- Sports apparel retailer Sports Authority filed for bankruptcy early Wednesday morning.
- The news was announced in a statement from CEO Michael Foss posted to the retailer's website. Sports Authority said it will close or sell around 140 stores and two distribution centers in the coming months as part of the process. Foss told the Denver Post that the company plans to let go around 3,400 of its 15,000 employees.
- Both the Wall Street Journal and Bloomberg reported Tuesday that Sports Authority was planning to file for bankruptcy. According to the Journal, the retailer, which is at least $643 million in debt, will receive up to $595 million in bankruptcy protection from lenders including Bank of America, Wells Fargo & Co., J.P. Morgan Chase & Co. and TPG. Sports Authority is also under threat of shutting down completely if it fails to find a buyer in the upcoming weeks.
It seems like Sports Authority's long road to bankruptcy is at an end. Its dire situation was first reported early last month, when Bloomberg said that the retailer was in talks with bondholders. News of missing payments to suppliers and a failure to pay a $20 million interest payment soon followed, as well as store closings and employee layoffs. Sports Authority is said to be considering selling some of its stores and intellectual property to rivals Dick's and Modell's.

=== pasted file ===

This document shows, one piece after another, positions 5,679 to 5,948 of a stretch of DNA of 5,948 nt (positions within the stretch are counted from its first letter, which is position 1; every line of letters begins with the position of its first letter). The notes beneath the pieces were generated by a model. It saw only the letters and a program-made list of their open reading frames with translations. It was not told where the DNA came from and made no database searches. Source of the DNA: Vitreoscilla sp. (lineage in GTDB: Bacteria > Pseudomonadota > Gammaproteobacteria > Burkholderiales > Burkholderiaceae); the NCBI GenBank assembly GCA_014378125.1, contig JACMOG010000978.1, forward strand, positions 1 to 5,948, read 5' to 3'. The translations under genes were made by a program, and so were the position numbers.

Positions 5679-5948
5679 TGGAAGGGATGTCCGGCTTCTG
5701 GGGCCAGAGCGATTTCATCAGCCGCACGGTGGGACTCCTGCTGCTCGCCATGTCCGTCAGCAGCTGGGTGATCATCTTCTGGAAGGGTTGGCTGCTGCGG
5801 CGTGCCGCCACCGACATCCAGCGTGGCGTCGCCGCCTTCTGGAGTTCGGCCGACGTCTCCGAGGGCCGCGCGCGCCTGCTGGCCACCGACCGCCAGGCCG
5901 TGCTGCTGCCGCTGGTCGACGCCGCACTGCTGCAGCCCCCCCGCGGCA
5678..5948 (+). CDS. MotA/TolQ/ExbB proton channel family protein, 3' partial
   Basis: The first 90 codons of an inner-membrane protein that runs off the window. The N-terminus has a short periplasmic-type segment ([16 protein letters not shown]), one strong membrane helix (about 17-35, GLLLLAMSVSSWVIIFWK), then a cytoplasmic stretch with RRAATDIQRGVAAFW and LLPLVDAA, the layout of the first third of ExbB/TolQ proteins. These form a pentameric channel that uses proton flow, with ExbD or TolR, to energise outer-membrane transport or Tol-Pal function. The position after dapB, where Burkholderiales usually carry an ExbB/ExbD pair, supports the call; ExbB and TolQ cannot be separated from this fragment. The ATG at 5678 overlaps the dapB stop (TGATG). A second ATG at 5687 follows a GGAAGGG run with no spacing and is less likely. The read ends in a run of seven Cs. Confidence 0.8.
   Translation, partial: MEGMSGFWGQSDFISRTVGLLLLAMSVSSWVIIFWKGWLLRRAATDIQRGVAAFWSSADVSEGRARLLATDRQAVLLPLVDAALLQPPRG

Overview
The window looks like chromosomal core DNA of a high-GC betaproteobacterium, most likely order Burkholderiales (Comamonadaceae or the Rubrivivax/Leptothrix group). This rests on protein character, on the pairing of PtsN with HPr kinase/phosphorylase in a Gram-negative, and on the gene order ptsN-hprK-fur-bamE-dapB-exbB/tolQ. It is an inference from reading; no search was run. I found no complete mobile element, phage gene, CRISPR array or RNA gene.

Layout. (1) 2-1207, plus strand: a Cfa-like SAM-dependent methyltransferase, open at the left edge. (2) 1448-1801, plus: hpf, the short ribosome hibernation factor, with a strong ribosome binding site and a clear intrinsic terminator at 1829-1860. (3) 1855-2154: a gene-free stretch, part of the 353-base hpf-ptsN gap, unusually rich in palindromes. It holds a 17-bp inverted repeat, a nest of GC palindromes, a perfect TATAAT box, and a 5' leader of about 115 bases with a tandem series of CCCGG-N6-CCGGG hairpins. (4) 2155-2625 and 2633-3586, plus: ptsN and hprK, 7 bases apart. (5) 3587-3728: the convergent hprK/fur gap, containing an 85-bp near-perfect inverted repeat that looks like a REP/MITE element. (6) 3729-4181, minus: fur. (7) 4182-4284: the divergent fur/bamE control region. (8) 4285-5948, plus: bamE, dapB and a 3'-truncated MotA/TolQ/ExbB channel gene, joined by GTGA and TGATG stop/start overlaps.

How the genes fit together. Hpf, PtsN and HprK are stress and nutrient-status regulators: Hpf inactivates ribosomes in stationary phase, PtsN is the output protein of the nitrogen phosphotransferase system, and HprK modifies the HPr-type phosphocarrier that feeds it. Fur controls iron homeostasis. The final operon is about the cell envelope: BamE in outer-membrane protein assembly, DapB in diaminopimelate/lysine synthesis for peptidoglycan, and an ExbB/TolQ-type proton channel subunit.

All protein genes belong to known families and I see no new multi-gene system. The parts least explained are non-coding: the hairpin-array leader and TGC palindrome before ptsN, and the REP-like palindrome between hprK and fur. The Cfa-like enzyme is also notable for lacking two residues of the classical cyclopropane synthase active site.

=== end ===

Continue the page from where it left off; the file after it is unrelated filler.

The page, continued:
Foss in his statement attributed the move to "the changing retail environment," a neat encapsulation of a huge struggle that every retailer is dealing with. While the sports apparel retail space seems to be bright, competition has intensified as more brands have entered the game, including "athleisure" brands like Lululemon, big-box stores like Wal-Mart and Target, and online players like Fabletics and Amazon. Dick's, seeing the same pressure, has diversified its offerings with a new fitness boutique, Chelsea Collective, which stocks pricey and fashionable leggings and gear for the much sought-after women's athletic market. While Chelsea Collective is currently only in two locations, it's a smart move by Dick's to capture the "athleisure" customer who is willing to spend on clothes that can easily transition from a morning yoga session to brunch with friends.
In his statement, Foss said that Sports Authority has "a long-term plan to streamline and strengthen our business so we can continue to make necessary investments in our operations, including upgrading our in-store experience and enhancing our website."
In a somewhat ironic twist, the risk of Dick's encountering antitrust concerns if it were to acquire some Sports Authority stores is low, according to a Bloomberg Intelligence analyst, due to the high degree of competition in the space.